Czech Tomas Berdych is just one win away from securing his place in the ATP World Tour Finals in London later this month after beating Spain's Fernando Verdasco in straight sets in the second round of the Paris Masters.
The women's tour may be in a chaotic stage just now, with so many top players either injured or off-form, but the men's draw in this week's Madrid event has the look of a major. It's easy to project a Rafael Nadal-Novak Djokovic final, and that's definitely what everyone wants to see, but consider the other storylines:
1. Just go with it: What a week in Memphis at the Regions Morgan Keegan Championship. Andy Roddick won his first tournament of year -- and third career Memphis title -- beating Milos Raonic in a three-set thriller, wrapping the match up with the most ridiculous winner you will ever see. But for the second week in a row, a tournament was essentially hijacked by Raonic, the hard-serving Canadian who, in the span of barely a month, has gone from an Australian Open qualifier to the highest-ranked singles player in Canadian history (up to No. 37 in this week's rankings). Between his talent and his poise -- his four wins in Memphis were three-setters -- there's a lot of reason for optimism here.
The Milos Raonic story -- which gained serious momentum Sunday when the 20-year-old Canadian defeated ninth-ranked Fernando Verdasco in San Jose, Calif., for his first ATP title, and could pick up even more steam Wednesday if he beats the Spaniard again in the first round of the Regions Morgan Keegan Championships in Memphis, Tenn. -- seems straight out of a CBC production meeting, doesn't it? You imagine the straight-to-TV movie pitch going something like this:
The men's tour stopped by my neighborhood last week. It also stopped by Brazil and the Netherlands in its never-ending quest for global outreach, but San Jose's SAP Open drew an excellent field and made some headlines. Among them:
As I write this there are 24 players left in the draw and there have been zero huge upsets. Which makes for a promising final seven days. Herewith, our 2011 Australian Open midterm grades All marks given on the "Gentleman's C" curve...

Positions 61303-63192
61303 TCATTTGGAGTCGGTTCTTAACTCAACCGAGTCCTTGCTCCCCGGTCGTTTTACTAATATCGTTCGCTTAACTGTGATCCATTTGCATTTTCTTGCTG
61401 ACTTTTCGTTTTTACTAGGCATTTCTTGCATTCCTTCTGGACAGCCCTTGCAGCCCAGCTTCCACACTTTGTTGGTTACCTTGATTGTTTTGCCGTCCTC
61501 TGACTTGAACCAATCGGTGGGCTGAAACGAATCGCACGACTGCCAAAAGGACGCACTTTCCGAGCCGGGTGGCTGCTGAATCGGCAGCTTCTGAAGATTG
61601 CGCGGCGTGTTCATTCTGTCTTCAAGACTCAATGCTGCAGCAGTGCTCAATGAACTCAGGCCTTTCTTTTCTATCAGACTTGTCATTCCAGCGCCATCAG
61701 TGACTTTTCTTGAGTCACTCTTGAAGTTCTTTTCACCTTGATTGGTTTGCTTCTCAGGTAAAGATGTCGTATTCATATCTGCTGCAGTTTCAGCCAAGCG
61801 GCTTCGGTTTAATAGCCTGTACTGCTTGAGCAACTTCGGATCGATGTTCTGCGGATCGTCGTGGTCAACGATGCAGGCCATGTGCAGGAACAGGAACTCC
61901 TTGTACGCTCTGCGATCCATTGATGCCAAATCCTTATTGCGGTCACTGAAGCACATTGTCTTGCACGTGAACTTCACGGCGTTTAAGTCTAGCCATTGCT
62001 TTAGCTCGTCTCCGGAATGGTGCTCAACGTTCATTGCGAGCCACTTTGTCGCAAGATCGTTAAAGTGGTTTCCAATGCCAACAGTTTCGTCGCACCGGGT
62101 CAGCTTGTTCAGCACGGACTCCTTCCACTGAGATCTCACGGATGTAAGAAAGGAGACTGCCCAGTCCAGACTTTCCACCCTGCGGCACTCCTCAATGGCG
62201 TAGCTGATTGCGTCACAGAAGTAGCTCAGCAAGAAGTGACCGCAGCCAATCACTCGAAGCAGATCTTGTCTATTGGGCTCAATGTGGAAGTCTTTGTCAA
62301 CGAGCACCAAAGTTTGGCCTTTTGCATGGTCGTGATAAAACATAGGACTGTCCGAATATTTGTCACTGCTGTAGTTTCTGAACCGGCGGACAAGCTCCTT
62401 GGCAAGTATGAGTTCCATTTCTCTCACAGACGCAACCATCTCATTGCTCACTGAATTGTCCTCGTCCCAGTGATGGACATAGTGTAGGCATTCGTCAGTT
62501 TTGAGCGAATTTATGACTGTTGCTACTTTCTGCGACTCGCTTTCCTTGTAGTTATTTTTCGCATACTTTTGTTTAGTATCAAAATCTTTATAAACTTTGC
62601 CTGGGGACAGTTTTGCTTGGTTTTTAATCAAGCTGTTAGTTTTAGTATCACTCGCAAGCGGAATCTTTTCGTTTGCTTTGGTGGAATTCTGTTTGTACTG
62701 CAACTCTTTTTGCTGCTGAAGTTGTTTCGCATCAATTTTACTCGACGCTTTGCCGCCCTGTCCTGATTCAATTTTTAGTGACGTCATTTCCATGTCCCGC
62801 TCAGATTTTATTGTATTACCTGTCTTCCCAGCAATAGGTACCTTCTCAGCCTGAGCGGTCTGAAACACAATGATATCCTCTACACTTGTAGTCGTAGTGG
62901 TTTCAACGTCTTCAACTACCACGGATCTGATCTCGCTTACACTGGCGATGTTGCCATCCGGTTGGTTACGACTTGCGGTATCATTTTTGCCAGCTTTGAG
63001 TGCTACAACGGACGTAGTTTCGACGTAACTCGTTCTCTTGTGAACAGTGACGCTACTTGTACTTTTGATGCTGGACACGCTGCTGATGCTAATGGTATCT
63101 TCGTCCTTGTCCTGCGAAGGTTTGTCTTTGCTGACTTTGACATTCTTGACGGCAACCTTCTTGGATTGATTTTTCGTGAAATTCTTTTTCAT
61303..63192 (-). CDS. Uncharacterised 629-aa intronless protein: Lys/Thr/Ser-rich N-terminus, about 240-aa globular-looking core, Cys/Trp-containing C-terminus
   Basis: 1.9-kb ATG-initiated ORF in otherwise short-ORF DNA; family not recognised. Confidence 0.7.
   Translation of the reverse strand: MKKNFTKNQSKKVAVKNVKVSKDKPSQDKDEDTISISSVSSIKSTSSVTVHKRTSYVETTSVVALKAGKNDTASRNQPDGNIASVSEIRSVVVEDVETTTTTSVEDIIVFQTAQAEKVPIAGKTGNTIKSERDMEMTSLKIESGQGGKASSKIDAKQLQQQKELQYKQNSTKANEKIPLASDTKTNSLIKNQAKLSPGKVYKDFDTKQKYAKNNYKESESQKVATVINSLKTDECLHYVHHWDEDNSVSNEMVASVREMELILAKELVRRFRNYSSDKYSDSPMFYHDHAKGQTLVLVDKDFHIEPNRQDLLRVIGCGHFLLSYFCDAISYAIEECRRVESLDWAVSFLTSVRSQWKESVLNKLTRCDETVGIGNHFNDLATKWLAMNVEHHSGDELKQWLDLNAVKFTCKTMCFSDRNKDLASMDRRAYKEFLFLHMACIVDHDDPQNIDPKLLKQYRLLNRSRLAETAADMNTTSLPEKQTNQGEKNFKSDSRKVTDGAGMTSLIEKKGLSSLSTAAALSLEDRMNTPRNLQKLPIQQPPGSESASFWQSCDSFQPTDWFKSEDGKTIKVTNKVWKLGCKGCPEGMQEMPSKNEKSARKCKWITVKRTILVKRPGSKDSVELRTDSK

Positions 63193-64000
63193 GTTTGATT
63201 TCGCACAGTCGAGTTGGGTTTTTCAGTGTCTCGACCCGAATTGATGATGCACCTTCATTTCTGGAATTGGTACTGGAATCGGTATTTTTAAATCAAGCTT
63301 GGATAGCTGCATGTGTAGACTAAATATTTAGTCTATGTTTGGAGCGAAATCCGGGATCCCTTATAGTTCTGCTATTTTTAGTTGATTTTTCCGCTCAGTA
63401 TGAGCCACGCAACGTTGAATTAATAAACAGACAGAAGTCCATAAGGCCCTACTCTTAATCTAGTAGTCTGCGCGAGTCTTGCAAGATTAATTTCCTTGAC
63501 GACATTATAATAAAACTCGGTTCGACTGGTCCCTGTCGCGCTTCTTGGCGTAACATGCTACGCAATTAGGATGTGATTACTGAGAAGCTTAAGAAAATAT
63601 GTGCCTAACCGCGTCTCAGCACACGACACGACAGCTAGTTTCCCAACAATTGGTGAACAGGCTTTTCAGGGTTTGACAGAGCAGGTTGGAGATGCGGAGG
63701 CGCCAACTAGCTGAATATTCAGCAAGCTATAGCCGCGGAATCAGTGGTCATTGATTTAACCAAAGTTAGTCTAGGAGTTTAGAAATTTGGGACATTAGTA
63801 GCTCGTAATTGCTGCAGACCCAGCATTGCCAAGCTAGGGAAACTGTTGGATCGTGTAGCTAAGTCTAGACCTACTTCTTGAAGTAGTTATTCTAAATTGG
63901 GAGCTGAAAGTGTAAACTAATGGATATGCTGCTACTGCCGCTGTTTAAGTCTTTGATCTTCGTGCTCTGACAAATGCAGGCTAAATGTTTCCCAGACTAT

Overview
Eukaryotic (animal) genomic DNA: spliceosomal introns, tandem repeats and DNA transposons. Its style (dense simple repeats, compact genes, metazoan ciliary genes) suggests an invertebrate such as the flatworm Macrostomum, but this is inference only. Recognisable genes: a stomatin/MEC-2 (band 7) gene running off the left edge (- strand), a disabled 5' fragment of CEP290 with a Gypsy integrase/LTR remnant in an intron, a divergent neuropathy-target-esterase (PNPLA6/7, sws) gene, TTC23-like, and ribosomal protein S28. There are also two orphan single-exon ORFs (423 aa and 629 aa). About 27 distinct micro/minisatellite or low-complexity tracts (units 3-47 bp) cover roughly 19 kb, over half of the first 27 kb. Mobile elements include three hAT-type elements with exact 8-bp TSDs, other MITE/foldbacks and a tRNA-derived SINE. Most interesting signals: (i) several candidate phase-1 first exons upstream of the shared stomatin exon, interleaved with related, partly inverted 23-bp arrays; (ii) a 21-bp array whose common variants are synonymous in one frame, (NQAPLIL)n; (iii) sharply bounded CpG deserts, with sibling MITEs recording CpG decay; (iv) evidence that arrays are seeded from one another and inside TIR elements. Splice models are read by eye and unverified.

Lleyton Hewitt ended the Australian Open with surgery and was on crutches afterward, but he is back in action this week at Houston. Serena Williams won the Australian Open, but hasn't played a match since then, claiming she is injured. Maybe it is just me, but something does not seem right about this. --Aaron, Illinois
1. Cup chatter: The Fed Cup is not just what Roger wears when he plays hockey. It suffers the same scheduling issues as its brother, the Davis Cup, yet lacks the history and sponsorship. It's had a hard time attracting the top players and squeezing itself into a crowded calendar. But like a dogged counterpuncher, the Fed Cup keeps fighting. And it's done well for itself recently. The events last weekend -- occurring during a dead spot on the WTA schedule -- drew familiar names and generated some compelling matches. Despite the sudden absence of Justine Henin on account of a broken finger, the Belgium-Estonia throwdown (note the pains we go to, avoiding use the confusing phrase "tie") drew a capacity crowd in Hasselt. Thanks to the heroics of Daniela Hantuchova, the Slovak Republic upset Jelena Jankovic and Serbia. Melanie Oudin, Bethanie Mattek-Sands and Liezel Huber joined forces to stage a gripping comeback/upset of a Russian side led by Elena Dementieva. Tracy Austin was in my
Nearly a year had passed between storms, and the drought was severe. Tennis so badly missed the tempest that is Rafael Nadal's game, a singular whirlwind of passion, form and aesthetics. How fitting that it struck Monte Carlo, province of tennis royalty since the late 19th century, for the Spaniard's name fits comfortably on the pages of history.
We have a week left and only one defending champion still standing. Like the weather, Serena Williams is unusually hot. The American men have given a terrific accounting of themselves. Herewith, our midterm grades from the year's first major: